It’s About Time
A foolproof way to beat the late-winter blahs
After a lifetime of being late, I’ve finally bitten the bullet and set my clock ten minutes fast so I’ll always be on time. You’re skeptical. You’ve tried the same trick, and it never worked. You think that because I know my clock’s ten minutes fast, I’ll hit snooze a fifth time or take ten more minutes in the shower. And you’re right. That’s why I just decided to set my clock an extra ten minutes fast. Now I’m twenty minutes fast. Ah, let’s make it an even thirty. That way I’ll miss rush hour traffic. I’m a genius.
So I’m off to work. Looks like I can’t kiss the wife goodbye — she’s still sleeping. (Who’s the lazy one now, Susie? I’ll give you a clue: it’s not me.) It’s just as well. All that puckering would cost me at least three minutes, and I can’t risk it. I need to beat Stan in accounts receivable to the cheese fritters. Oh, the look on his fat face when he sees me tucking into the last one . . . Wait, what am I doing? I gotta get a move on. Where are my keys?
To be safe, I added another thirty minutes to my car stereo clock on the way to work, and I was still ten minutes late! It’s Susie’s job to remind me of “life stuff,” so on account of her little snoozefest I had no idea today was Daylight Savings. Everyone sprang forward and beat me here — even Stan. Well, Stan, enjoy it. This’ll be the last time you get that fritter. Because I’ve just set my clock another two hours fast. That means it’s already noon. Hey, new guy, want to get some lunch? No, I understand it’s only 10 a.m. for you and you just ate a fritter but . . . Okay. No, that’s okay. I’ll just eat alone.
Phew, what a day. I never thought I’d make it to 5 p.m. Granted, it’s still only 2 p.m. Regular People Time (at 4 p.m., I hit that mid-afternoon wall, and instead of eating chocolate I added another hour to give me a boost), but speeding through the day has really tuckered me out. They say that when you have less time, you get more done. I’m inclined to disagree. I missed a morning conference call because I was on my afternoon break, I’m still waiting on a package that guaranteed 3 p.m. delivery, and I am, as we speak, concocting an excuse for why I won’t be at tonight’s office trivia challenge. The Abe Lincoln Beards will just have to survive without me this week.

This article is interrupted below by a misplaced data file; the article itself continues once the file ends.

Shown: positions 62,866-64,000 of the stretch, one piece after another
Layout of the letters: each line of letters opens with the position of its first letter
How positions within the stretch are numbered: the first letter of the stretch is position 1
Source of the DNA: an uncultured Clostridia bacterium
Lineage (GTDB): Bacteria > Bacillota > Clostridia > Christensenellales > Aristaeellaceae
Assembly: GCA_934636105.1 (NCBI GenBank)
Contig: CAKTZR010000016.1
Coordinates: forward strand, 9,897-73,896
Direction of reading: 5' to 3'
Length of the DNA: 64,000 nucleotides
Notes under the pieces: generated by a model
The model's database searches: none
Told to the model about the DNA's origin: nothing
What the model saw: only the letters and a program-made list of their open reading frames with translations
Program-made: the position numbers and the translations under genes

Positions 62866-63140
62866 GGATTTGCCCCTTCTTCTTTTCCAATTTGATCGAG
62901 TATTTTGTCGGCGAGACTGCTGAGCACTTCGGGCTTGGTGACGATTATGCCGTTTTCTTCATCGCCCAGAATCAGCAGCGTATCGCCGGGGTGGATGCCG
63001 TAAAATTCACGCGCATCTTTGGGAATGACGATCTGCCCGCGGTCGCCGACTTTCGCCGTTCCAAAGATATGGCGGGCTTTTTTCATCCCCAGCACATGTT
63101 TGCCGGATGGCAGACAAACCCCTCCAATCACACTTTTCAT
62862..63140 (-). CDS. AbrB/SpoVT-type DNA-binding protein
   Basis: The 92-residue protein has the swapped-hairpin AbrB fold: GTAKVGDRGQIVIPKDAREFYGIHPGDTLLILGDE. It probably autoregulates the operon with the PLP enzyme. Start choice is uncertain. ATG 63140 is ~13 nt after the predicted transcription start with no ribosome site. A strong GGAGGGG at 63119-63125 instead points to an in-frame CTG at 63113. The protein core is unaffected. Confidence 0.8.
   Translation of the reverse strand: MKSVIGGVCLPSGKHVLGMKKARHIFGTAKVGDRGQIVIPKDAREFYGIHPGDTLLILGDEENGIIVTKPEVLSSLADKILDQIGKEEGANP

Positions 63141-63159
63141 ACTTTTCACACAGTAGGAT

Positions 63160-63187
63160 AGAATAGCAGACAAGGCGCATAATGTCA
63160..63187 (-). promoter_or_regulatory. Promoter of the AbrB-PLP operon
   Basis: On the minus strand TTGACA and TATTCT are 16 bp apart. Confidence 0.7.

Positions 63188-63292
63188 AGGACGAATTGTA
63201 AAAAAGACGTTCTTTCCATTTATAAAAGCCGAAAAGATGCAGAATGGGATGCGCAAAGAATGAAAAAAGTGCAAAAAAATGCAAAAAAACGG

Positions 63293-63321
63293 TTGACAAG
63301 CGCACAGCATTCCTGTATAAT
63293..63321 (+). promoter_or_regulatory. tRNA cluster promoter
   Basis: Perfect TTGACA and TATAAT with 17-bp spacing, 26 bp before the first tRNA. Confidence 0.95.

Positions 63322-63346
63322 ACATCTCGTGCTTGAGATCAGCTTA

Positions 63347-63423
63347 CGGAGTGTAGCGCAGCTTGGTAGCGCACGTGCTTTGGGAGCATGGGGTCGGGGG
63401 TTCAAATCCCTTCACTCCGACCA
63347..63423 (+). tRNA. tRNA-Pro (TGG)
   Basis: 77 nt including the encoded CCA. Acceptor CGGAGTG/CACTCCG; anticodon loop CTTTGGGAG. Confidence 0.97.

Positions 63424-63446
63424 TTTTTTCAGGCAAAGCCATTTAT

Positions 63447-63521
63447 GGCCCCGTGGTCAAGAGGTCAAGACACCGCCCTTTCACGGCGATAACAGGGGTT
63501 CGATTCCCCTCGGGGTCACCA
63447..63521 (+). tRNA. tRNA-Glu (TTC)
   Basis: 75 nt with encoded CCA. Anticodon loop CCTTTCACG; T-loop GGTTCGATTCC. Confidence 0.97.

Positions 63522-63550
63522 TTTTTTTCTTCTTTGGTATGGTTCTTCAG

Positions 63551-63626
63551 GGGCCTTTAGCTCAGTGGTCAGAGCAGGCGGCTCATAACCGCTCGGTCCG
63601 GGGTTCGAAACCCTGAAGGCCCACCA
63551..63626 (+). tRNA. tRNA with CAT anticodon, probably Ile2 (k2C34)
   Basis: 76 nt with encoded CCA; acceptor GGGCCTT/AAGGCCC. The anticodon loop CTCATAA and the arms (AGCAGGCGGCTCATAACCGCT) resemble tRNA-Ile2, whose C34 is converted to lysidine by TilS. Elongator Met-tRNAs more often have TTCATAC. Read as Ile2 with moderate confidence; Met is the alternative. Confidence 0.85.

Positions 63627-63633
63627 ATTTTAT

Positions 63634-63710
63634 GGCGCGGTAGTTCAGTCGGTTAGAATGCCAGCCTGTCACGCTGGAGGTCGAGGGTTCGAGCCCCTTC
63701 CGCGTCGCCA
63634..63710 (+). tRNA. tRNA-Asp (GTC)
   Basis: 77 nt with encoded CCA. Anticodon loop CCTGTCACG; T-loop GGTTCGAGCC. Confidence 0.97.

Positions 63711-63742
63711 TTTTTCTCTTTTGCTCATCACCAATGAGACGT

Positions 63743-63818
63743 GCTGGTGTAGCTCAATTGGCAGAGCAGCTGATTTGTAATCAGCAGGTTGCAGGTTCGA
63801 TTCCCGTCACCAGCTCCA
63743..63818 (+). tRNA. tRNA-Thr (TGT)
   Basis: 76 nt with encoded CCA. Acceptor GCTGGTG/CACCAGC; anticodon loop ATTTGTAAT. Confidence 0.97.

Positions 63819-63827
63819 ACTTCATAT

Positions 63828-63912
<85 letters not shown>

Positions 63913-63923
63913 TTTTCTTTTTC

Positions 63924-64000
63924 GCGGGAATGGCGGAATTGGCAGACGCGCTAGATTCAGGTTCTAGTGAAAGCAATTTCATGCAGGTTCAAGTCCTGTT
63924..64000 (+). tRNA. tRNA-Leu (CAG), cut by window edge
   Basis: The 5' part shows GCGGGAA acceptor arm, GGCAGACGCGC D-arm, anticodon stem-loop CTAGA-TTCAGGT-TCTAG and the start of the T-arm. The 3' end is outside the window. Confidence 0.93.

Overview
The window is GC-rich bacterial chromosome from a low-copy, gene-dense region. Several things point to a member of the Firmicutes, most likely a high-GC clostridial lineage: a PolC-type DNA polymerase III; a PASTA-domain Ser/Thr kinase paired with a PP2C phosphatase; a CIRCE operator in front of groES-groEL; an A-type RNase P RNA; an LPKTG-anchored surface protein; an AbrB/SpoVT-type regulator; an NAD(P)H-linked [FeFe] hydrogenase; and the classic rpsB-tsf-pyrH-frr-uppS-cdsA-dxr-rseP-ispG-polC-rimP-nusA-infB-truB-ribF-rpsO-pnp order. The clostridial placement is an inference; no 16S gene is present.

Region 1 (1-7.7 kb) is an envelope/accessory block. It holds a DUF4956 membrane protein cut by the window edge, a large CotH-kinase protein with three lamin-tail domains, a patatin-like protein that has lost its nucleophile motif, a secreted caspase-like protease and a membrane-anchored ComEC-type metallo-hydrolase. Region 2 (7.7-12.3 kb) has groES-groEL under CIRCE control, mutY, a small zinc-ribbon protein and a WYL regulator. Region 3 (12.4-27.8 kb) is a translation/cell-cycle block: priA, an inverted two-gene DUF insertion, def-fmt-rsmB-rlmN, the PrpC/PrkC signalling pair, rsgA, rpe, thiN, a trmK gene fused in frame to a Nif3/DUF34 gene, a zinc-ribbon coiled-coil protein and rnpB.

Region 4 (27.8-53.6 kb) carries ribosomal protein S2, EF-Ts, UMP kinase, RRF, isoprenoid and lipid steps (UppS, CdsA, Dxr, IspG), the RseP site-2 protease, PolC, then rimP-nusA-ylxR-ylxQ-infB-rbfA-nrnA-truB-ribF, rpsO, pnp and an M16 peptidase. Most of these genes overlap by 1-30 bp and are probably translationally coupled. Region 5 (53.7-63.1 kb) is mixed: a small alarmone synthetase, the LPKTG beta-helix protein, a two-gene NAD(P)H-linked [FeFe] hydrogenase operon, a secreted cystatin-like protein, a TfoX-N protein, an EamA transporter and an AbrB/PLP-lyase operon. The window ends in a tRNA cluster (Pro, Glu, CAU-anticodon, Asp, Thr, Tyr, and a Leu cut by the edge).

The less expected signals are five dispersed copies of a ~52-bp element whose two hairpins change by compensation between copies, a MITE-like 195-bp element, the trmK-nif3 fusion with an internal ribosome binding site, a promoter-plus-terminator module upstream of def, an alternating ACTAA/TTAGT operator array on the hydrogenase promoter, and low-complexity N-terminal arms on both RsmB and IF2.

I’m seven hours ahead now, and my wife is suspicious. She thinks I’m having an affair after she found me at home, showering, at 3 p.m. her time. But 10 o’clock is a perfectly normal hour to take a shower, right? She doesn’t understand my logic (women . . . ) and is making me sleep on the couch. The couch! It’s coming up to two in the morning, and my daughter is still awake watching a show about a teen who moonlights as a rock star. Wait, is that Billy Ray Cyrus playing the kid’s dad? I’d recognize that voice anywhere. How am I supposed to get any sleep in this loony bin?
The only solution is to set my clock a full twenty-four hours ahead. Now it’s Tuesday/Wednesday morning, and I’m finally in sync with my family. We have a nice, normal breakfast, except that I’m watching yesterday’s news. I already know that Tuesday’s traffic is backed up, but what’s the driving like today?
Same as yesterday, it turns out. After working my way through a terrible traffic jam (thanks for the heads-up, cbc), I end up being ten minutes late again. Goddammit! I try to explain that I’m actually twenty-three hours and fifty minutes early, and fyi you’re all eating day-old fritters, but they’re not having any of it. I’m warned about being “tardy” and told to “shape up.” Time to rethink my strategy.
I’m now living fifty-two hours ahead of rpt, and while my new lifestyle requires some accommodations, I’ll never give it up. Sure, I had to attach a webcam to my dashboard so I can attend Wednesday morning’s staff meeting live via satellite from the Friday-afternoon commute, but it does mean I have more time to prepare. I’m also routinely bumped up to business class when I arrive fifty-four hours early for an international flight, I get to take two-hour naps from one to four, and the Saturdays I spend watching you all struggle through Thursday . . . that is life at its best.